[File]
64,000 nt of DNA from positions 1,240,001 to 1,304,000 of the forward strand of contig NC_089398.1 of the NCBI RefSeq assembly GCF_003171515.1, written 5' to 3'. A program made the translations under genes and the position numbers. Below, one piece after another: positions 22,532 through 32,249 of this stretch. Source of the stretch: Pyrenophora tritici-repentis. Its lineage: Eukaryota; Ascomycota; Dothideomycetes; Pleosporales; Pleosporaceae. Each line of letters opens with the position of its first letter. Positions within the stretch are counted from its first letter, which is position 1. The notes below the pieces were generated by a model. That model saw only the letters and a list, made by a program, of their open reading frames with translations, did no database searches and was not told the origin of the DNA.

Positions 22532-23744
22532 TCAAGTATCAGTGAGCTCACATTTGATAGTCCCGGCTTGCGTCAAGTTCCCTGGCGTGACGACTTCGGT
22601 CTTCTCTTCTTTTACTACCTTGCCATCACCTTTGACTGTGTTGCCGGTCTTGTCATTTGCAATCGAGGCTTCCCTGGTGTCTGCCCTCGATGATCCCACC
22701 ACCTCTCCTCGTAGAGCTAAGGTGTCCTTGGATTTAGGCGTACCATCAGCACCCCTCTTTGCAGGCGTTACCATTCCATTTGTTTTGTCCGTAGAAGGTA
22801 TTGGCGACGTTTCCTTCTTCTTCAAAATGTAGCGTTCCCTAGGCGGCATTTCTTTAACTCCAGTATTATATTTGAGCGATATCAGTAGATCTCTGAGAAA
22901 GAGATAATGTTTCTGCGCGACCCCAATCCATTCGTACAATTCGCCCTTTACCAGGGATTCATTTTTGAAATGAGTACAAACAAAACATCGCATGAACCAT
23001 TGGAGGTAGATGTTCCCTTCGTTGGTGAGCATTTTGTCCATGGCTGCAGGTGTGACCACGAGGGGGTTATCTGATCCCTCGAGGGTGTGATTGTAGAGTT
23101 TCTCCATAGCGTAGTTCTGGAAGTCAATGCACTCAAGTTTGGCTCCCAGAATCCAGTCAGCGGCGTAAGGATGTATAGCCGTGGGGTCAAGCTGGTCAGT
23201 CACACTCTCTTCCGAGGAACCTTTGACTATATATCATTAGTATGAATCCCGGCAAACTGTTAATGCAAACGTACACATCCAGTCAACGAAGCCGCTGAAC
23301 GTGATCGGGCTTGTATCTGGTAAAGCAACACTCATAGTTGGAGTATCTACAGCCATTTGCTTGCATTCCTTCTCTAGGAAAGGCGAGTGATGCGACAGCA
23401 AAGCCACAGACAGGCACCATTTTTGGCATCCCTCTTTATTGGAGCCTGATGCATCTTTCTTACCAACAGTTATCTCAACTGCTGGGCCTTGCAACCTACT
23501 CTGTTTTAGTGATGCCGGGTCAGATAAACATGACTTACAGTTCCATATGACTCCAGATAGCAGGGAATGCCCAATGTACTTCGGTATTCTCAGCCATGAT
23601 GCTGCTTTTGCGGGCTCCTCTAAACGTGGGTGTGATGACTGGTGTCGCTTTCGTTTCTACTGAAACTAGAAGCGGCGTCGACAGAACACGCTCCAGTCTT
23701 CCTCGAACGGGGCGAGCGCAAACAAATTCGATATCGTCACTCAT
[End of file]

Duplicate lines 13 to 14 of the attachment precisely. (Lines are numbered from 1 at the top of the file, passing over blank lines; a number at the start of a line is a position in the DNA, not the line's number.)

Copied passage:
23501 CTGTTTTAGTGATGCCGGGTCAGATAAACATGACTTACAGTTCCATATGACTCCAGATAGCAGGGAATGCCCAATGTACTTCGGTATTCTCAGCCATGAT
23601 GCTGCTTTTGCGGGCTCCTCTAAACGTGGGTGTGATGACTGGTGTCGCTTTCGTTTCTACTGAAACTAGAAGCGGCGTCGACAGAACACGCTCCAGTCTT